Community involvement adds to credibility.

We have reached the end of summer, but there's always time for memories. I would like to reminisce about an important day during that first weekend of the season - it's when I heard the greatest commercial ever presented by a plumbing contractor.

Memorial Day weekend in Indiana is more than the unofficial start of summer - it is when the entire world focuses on the state capital. More than 400,000 people flock to the Indianapolis Motor Speedway, to enjoy the excitement of the Indianapolis 500.

My son had come home from college for the weekend, and we decided it would be great to head down to the race again. So we loaded up the van with our loved ones (because part of the fun is surviving the long drive with a van full of quasi-race fans) and headed to Indianapolis.

Timing Is Everything

While I live in Indiana, Munster is really a suburb of Chicago. I'm only 30 miles from the heart of the city. That puts us two hours and 40 minutes from Indianapolis. Estimating our time of departure, I added 20 minutes for delays from family, and an hour for traffic. This year, departure time was 6 a.m. to make it to the 10 a.m. pre-race festivities.

We departed 20 minutes late, and took two hours and 40 minutes to enter Indianapolis, as expected. We joined the 150,000 other cars in line to get to the Speedway. If you're an old hat at these things, you know that the traffic will be horrible.

But there's no use getting mad and upset that everyone else wants to go to the same race. It's better to sit back, relax and listen to the radio for the blow-by-blow of pre-race activity.

Now A Word From Our Sponsor

One Indianapolis radio station has six hours of pre-race coverage. I tuned in as soon as we entered the city. You may be asking, what could you possibly talk about for six hours prior to the start of a lousy car race? It doesn't matter - it's tradition. So I turned the volume up to get everyone in the van excited about the race.

Every five minutes we heard reports on the condition of the track, then we heard conditions of the traffic. There were numerous commercials, all spouting logos and catch phrases, each trying to grab your attention.

But what completely floored me was a certain voice that came on during one of those commercials. Normally, you tune out the breaks in race coverage, but this one was hard to miss. I heard the voice of Denny Smith.

Denny is a great guy and friend. We served together on the Indiana Plumbing Code Review Committee. Like me, Denny grew up in a family plumbing business. He is now the president of Paul E. Smith Plumbing Co. (owned by GroupMac) in Indianapolis, and is very involved with the plumbing contractors association.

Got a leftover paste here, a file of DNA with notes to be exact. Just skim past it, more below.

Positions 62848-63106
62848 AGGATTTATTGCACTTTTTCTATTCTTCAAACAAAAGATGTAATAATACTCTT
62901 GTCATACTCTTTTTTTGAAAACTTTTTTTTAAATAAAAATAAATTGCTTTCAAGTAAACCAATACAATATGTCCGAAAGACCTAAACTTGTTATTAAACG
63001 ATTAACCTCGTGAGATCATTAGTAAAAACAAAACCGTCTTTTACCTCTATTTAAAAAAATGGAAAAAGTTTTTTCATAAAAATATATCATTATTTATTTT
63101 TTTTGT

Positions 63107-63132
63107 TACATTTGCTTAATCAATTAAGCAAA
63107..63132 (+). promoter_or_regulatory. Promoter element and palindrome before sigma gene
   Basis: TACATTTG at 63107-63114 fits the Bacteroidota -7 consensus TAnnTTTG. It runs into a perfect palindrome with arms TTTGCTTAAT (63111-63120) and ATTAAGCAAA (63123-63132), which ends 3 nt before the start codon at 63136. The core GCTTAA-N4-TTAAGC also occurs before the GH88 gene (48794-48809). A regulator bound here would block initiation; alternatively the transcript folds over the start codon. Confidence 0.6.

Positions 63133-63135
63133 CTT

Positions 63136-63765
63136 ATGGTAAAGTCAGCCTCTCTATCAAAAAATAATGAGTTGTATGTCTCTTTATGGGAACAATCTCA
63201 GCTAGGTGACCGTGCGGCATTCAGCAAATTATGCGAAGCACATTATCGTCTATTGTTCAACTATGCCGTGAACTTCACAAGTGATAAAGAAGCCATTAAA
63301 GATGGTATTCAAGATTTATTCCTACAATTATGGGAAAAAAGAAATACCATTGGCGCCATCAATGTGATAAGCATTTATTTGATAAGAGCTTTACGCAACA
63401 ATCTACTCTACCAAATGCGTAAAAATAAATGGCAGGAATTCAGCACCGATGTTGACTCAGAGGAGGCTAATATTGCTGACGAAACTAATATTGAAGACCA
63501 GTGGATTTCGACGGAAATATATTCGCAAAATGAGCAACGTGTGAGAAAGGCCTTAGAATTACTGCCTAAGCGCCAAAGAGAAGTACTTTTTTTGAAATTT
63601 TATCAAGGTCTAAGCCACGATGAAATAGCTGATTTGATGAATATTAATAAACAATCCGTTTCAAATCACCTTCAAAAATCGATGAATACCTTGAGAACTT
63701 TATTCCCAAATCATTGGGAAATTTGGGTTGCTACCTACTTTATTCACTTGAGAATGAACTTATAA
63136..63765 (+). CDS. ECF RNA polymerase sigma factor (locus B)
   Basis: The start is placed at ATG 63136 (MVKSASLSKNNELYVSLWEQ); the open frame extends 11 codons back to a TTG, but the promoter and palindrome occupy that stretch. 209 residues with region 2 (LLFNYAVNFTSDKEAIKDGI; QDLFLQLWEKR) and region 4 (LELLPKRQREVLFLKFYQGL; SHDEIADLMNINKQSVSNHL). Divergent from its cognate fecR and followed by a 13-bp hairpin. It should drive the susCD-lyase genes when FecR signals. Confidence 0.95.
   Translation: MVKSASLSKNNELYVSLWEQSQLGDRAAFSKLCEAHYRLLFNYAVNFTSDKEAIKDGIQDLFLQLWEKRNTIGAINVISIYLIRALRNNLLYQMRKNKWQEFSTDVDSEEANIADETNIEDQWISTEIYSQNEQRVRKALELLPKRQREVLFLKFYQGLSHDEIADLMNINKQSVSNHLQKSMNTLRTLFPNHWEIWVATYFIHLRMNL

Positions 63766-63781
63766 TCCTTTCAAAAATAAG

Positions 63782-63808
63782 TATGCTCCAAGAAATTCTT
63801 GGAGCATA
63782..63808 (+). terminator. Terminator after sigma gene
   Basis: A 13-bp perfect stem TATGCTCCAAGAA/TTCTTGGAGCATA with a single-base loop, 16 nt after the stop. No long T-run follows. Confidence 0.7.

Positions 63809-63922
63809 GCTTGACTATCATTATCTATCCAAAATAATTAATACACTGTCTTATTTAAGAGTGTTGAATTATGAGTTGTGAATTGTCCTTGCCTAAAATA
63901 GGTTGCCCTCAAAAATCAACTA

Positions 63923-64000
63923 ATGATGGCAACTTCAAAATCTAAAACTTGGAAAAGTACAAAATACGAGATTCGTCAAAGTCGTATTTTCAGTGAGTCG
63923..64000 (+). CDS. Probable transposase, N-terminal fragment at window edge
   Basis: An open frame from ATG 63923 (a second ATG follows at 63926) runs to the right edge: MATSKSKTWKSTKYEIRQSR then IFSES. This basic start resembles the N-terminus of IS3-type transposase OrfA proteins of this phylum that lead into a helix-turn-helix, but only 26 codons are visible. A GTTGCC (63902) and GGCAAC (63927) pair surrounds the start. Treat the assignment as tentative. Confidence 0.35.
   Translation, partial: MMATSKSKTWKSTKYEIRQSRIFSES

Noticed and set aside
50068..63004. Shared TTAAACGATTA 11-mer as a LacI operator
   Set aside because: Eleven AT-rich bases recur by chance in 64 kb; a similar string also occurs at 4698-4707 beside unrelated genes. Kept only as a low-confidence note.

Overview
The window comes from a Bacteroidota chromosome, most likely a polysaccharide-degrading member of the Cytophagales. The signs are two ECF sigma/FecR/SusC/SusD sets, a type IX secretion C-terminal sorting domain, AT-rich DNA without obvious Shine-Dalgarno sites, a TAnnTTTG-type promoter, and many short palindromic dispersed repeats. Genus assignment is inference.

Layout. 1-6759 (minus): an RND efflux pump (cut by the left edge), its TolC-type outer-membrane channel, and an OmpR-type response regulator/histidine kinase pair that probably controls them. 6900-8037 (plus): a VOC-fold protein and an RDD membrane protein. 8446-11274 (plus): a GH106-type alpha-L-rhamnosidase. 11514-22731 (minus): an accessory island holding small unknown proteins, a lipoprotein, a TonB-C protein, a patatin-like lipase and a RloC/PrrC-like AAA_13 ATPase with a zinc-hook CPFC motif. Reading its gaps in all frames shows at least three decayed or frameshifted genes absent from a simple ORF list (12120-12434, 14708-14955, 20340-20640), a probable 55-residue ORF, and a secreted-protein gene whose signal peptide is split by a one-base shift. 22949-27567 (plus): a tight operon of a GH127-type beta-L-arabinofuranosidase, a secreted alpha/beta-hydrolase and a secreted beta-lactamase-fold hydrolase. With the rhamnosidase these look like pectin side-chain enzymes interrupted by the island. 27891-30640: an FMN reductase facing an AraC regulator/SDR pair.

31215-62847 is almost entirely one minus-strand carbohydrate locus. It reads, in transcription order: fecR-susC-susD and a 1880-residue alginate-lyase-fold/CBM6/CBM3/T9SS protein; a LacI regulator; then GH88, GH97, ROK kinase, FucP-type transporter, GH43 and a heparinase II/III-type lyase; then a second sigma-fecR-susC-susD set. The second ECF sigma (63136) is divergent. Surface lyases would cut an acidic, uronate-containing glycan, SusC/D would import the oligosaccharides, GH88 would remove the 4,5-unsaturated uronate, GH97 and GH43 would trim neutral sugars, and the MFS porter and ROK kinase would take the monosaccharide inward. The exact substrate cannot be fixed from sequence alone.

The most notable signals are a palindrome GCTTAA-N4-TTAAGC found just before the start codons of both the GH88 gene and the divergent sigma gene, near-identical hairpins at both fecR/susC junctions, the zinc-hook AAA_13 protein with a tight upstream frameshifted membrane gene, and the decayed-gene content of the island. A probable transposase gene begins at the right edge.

As a plumber, Denny is what I consider to be progressive. He is always looking at what is new and isn't afraid to change. He learned early on that some of the plumbing practices we have held for many years are not as good, or sometimes not as safe, as more modern practices.

I have heard him criticized for implementing newer practices, but rather than getting angry, Denny would stay calm.

"Well, I used to think the same way," Denny would say in a soothing tone. "But I found out I was wrong. Sometimes we have to open our eyes to what these learned people are telling us. They are a lot smarter than I am." His mild and gentlemanly manner could convince anybody. You couldn't help but like the guy.

Heart Strings, Not Purse Strings

This brings me back to his voice on the commercial, that same gentlemanly voice that always reassures me. I knew Denny ran radio ads, so I was curious to hear what this ad would say on race day.

First, you need the lead in. For this year's Indy 500, the Speedway and the city of Indianapolis invited all Medal of Honor winners to be honored for their service to the United States. Many of these Medal of Honor winners accepted the invitation to appear in the Indy 500 parade on Saturday, and many were present at the race.

Denny's commercial spot reminded listeners that these great American heroes were in our presence this week visiting the city. He went on to explain that what they had done for the country makes all of us proud. Then he asked everyone that encounters a Medal of Honor winner to go up and thank him or her for his service to our country and our freedom.

As I listened to this commercial, chills ran through me. I was near tears. At the end of the commercial spot, Denny simply stated, "This was a message for Paul E. Smith Plumbing Co." Nothing in his ad said how good his service was. There was no mention of brand names or plumbing supplies, not even a phone number to call. He simply thanked these great Americans for a job well done.

I was ready to call Denny for plumbing service the very next day. He put such a positive light on our profession that I beamed with pride just listening to the commercial. Surely it cost him a pretty penny to run the ad during pre-race coverage. But, after hearing the spot, I remembered a statement one of my college professors beat into my head, "If you want to make an impact, evoke an emotional response. Any emotional response."

Denny evoked an emotional response in me. I felt proud to be an American, proud to have these Medal of Honor soldiers in my presence, proud of Denny and proud of our plumbing profession for bringing this to everyone's attention.

And it was sincere. This wasn't a cheap ploy for attention. I know Denny. I could hear it in his words as he spoke them from the heart.

Listening to Denny taught me an important lesson. Customers who like us and trust us will call on us. We often forget to let our human side show through.

Most of you are involved in activities outside of plumbing, whether it is church, scouts, sports or something else. Encourage all of your employees to do the same. Involvement in our communities adds to our credibility in business. Don't be afraid to follow Denny's lead.